White House Walks Back ‘Permanent’ Payroll Tax Cut Amid Social Security Concerns

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TOPLINE

White House advisors on Sunday walked back President Trump’s statement that he would make “permanent cuts” to the payroll tax if reelected, insisting that the president would preserve the primary funding source for Social Security, an entitlement program with overwhelming bipartisan support.

WASHINGTON, D.C. – APRIL 22, 2018: An American flag flies over the south facade of the White House … [+]

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KEY FACTS

Chief Critic

“Here’s the problem: payroll taxes go exclusively to fund Medicare and Social Security, however much they dislike those payroll taxes, Republicans have always opposed replacing them with general tax revenues,” tweeted Patrick Chovanec, an adjunct professor of international and public affairs at Columbia University. He notes that even with Congress signing on to a payroll tax holiday, it would “create a hole” in funding Medicare and Social Security, which Republicans would normally be reluctant to fill. “Without Congress signing on, those taxes are just deferred a few months until a bigger bill comes due,” Chovanec concludes.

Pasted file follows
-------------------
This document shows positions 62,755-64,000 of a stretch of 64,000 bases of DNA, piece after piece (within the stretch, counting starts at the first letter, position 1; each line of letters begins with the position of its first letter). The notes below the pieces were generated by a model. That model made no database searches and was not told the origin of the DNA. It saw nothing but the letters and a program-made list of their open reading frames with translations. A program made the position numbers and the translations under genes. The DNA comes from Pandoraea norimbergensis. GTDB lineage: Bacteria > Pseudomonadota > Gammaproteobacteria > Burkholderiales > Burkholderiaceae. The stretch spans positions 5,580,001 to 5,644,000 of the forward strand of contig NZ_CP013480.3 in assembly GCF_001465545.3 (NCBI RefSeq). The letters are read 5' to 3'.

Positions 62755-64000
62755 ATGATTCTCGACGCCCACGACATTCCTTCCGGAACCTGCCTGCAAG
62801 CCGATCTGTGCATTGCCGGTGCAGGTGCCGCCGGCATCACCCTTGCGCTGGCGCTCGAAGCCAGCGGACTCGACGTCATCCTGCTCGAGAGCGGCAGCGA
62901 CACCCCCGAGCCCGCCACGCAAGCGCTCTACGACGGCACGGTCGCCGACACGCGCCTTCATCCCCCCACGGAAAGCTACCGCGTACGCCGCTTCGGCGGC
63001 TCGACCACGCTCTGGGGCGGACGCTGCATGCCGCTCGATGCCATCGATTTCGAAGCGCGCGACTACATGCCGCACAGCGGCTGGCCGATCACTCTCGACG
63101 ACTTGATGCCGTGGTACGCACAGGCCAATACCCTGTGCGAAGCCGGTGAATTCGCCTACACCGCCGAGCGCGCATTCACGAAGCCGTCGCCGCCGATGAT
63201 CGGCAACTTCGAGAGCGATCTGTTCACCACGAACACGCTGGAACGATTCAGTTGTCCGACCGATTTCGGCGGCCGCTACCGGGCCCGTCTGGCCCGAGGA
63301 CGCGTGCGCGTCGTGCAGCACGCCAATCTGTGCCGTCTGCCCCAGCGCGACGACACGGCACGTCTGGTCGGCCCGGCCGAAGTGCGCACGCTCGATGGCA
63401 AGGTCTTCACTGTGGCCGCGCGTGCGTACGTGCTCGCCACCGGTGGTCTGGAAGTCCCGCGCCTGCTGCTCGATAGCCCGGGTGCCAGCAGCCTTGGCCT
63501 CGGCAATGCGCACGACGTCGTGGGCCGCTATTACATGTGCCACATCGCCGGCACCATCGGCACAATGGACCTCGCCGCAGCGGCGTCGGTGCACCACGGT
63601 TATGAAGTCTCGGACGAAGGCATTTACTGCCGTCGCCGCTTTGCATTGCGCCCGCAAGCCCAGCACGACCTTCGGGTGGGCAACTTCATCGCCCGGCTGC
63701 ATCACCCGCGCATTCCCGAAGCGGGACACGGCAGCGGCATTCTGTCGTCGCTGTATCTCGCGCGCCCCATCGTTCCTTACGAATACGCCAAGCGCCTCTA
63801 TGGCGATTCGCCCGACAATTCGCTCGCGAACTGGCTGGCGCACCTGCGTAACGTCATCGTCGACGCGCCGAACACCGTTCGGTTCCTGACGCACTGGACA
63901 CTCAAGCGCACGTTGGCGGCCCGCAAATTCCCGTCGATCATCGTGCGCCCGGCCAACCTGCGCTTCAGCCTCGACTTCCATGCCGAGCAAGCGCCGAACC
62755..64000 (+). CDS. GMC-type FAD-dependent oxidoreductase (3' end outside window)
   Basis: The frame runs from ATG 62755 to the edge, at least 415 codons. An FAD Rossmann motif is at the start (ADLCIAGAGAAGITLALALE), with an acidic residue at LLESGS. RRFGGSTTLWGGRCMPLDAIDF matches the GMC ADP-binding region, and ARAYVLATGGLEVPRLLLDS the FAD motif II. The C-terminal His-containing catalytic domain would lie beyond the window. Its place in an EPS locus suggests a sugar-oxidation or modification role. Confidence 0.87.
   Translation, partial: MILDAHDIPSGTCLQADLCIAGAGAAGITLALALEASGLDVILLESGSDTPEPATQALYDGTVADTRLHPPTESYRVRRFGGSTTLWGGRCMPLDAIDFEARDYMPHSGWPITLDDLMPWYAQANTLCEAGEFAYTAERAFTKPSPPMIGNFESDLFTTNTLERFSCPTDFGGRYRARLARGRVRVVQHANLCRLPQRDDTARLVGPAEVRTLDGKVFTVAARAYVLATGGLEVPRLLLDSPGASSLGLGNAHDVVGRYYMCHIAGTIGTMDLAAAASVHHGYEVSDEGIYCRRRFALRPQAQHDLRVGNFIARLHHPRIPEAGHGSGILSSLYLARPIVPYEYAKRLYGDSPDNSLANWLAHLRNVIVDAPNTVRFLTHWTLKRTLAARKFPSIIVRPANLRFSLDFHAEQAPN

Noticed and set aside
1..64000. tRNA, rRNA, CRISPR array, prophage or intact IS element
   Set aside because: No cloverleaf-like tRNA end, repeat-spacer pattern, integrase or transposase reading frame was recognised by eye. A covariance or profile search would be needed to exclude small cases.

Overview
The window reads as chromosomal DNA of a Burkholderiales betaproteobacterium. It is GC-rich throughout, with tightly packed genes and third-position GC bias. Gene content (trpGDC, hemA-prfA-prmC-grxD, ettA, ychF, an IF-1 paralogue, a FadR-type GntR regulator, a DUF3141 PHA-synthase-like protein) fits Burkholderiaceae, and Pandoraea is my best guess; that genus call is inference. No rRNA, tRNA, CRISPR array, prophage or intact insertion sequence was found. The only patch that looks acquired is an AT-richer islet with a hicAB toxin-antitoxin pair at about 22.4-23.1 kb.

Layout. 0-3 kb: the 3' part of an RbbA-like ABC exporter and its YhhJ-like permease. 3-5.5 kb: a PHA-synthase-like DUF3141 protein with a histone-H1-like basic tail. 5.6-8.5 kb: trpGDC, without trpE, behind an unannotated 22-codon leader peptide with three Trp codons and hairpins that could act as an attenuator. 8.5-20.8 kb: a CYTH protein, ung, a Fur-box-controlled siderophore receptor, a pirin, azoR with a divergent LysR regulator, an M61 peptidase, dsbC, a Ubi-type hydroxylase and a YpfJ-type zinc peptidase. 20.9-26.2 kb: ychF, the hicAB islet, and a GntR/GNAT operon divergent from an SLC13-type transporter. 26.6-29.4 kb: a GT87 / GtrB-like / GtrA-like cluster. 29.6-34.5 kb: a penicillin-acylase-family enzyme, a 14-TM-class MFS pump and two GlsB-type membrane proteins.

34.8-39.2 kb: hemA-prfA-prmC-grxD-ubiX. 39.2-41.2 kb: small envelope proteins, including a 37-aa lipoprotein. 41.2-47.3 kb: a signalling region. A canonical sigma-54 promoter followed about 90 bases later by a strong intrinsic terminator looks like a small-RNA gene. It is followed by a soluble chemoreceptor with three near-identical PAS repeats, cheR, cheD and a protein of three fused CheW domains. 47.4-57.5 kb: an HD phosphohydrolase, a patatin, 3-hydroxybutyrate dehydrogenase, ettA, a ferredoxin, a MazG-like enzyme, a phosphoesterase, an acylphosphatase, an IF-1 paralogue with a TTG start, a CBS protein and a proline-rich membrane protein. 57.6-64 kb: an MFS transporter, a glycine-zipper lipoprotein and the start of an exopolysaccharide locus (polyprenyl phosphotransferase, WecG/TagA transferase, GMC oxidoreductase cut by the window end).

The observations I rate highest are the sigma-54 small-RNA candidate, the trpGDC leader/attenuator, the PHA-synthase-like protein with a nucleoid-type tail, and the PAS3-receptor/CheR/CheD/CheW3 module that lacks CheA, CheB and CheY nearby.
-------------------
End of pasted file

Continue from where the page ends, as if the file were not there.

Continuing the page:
Crucial Quote

“Democrats are going to destroy your Social Security,” Trump tweeted in January, adding “I have totally left it alone, as promised, and will save it!” His campaign has stuck to that line even as former Vice President Joe Biden has accused Trump of waging a “reckless war on Social Security” with his executive action. “Sign of desperation for Joe Biden to bring up Social Security in response to President Trump’s EOs. This isn’t a topic he wants to get into,” tweeted Andrew Clark, the Trump campaign’s rapid response director, linking to a tweet accusing Biden of having a “terrible record” on Social Security.

Big Number

74%. A Pew Research poll in March 2019 tracked overwhelming public support for maintaining present levels of funding to Social Security. 74% of U.S. adults polled said “no reductions should be made” in Social Security benefits for retirees, with the strongest support coming, unsurprisingly, from older voters. 81% of voters aged 50 to 64 and 79% of voters 65 or older said they would oppose cuts to benefits, as did 68% of Republican voters,

What To Watch For

Asked by Fox News host Chris Wallace how the U.S. would pay for Social Security through the general fund when the nation is already “running huge deficits,” Mnuchin said those concerns would have to be dealt with in the future. “You just have a transfer from the general fund,” he stated. “We’ll deal with the budget deficit when we get the economy back to where it was before.”